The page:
Wednesday, 18 December 2013

The Only Card I Want This Year

The holiday season brings about many things: the exchanging of gifts, the baking of delicious treats, the amazing dinners, the get-togethers with friends and family, and the giving of Christmas cards. If you know me outside of this screen, you know that I'm not particularly fond of cards in any form: birthday, anniversary, report, et cetera. However, this Christmas there is one card that I do want, and it has a very important message behind it.

The card above features Mandi Schwartz, and you probably have heard her story before. If you haven't heard about Mandi, she was diagnosed with acute myeloid leukemia in December 2008 during her junior year at Yale University. After treatment saw her cancer go into remission, she returned to school in January 2010 with plans to dominate the NCAA hockey scene. Unfortunately, the cancer returned and she took time off once more to battle the disease. Mandi sadly passed away at home in Saskatchewan in April 2011 at the tender age of 23.

Mandi was a fantastic hockey player who suited up for the Notre Dame Hounds in Saskatchewan before accepting a scholarship to Yale University. She was expected to challenge for a roster spot on Team Canada once her NCAA career ended, but that dream was put on hold when leukemia struck. Her fiancé, Kaylem Prefontaine, had proposed to her and they had planned for a wedding in the summer of 2012. Mandi, who never let the smile disappear from her face, battled the disease bravely, even showing up to greet her brother at the Regina airport after he returned from the World Junior Championships in Buffalo in 2011. Jaden, who broke his ankle during the tournament, hugged his sister tightly, placing his silver medal around her neck as they embraced.

Thanks to Upper Deck, Mandi's legacy as a star hockey player will live on, but the motivation for the card was much deeper than just honoring the player.

"Mandi was a hockey player and a motivational teammate, but more than that, she was an exceptional person," said Aleca Hughes, former teammate and co-founder of the Mandi Schwartz Foundation. "Her character was fundamentally kind and compassionate, and for that reason, Mandi's story has transcended beyond the hockey community and those who had the pleasure of knowing her. Mandi's legacy continues to inspire humanity and we hope her Upper Deck card will remind athletes and sports fans the responsibility we all have to give back."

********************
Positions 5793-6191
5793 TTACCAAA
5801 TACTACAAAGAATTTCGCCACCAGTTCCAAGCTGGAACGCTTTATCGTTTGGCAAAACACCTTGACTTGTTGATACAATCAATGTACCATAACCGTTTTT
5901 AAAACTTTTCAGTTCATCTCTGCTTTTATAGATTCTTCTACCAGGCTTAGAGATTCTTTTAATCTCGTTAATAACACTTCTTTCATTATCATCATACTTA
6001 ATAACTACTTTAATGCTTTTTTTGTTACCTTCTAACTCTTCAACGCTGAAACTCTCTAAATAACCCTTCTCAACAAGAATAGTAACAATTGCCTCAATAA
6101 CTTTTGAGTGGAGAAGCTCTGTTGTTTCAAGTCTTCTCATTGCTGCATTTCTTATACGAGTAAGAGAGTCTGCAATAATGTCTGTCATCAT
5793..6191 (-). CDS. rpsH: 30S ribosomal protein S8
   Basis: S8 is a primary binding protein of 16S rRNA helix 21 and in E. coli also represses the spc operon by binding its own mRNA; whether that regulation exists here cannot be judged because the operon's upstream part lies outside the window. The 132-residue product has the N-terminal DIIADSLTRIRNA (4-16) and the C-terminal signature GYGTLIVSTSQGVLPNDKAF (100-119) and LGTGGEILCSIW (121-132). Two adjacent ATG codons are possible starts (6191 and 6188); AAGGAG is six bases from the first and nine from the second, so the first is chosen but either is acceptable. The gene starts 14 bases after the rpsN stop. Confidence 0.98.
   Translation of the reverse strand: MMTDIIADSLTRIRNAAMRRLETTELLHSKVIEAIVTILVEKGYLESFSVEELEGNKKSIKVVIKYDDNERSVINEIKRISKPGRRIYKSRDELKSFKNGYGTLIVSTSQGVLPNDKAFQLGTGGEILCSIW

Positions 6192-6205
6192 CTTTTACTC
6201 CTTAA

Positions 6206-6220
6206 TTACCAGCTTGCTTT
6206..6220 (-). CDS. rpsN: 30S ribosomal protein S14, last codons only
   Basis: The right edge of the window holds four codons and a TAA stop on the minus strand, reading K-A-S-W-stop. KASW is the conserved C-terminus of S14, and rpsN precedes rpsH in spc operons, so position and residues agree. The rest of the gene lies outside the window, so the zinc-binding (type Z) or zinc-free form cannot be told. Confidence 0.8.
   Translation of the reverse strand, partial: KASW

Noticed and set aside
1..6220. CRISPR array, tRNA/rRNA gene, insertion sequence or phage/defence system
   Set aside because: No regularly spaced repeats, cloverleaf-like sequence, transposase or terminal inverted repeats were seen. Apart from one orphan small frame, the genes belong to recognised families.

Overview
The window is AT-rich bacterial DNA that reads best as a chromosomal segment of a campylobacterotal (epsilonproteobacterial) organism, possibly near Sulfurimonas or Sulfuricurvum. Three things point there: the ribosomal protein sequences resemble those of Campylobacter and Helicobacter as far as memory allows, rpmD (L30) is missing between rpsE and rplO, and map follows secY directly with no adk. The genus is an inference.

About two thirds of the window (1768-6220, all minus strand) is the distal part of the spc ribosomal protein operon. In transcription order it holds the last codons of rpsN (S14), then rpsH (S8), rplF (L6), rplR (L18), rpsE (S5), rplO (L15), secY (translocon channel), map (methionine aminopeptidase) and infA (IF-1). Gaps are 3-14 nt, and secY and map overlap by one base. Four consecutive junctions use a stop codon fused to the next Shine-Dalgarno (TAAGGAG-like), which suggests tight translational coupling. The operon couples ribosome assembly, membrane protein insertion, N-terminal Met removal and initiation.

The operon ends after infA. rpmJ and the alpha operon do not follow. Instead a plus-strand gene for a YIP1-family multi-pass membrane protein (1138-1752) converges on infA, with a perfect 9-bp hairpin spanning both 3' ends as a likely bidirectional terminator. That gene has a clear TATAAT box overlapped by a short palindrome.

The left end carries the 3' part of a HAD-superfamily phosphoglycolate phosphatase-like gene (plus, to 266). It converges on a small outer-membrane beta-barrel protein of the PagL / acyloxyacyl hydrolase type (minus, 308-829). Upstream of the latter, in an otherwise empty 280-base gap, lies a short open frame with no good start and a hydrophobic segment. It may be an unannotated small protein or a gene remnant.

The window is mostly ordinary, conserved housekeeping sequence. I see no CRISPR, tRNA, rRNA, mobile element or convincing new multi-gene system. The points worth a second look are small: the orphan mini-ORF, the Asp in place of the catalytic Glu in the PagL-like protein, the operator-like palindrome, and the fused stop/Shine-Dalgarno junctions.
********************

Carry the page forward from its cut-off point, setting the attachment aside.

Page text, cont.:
From the Upper Deck release,
What makes these cards so special of course is that they contain actual swatches from one of Mandi Schwartz’s game-worn jerseys. Mandi’s parents donated the blue Yale jersey to help bring these unique collectibles to life. Upper Deck intentionally short printed the game-worn jersey cards available in packs however and is making the lion's share of them available to be sold through The Mandi Schwartz Foundation. The game-patch cards can only be found in packs and are limited to just 15 total copies.
I'll be honest when I tell you that I am going to donate whatever amount of money is necessary to get me one of these cards. I didn't know Mandi personally, but her character, determination, and positive attitude are traits that everyone should have. That fact that she continued to embrace everyday with her positivity while staring down a horrible disease is a testament to her strong will and character.

While supporting Upper Deck by buying their packs of hockey cards is fine, I'm far more interested in helping the Mandi Schwartz Foundation directly. Fifteen cards in millions of packs of hockey cards does make them extremely rare, so best of luck in finding one if that the route you'd like to take. However, if you'd like to help the Mandi Schwartz Foundation directly, head over to the website. There isn't any info posted about how to acquire a card just yet, but you definitely need to get one once the information is posted.

Until next time, keep your sticks on the ice!


Anonymous said...

I was currious to know who wrote this? Can you leave a name and maybe I can help you out.

Anonymous said...

Is it possible to get the name of who wrote this article?

Teebz said...

I wrote the article. If you're going to offer to sell me a card, don't bother. I'd rather help the Mandi Schwartz Foundation. I have already been in contact with them, and I am excited to work with them.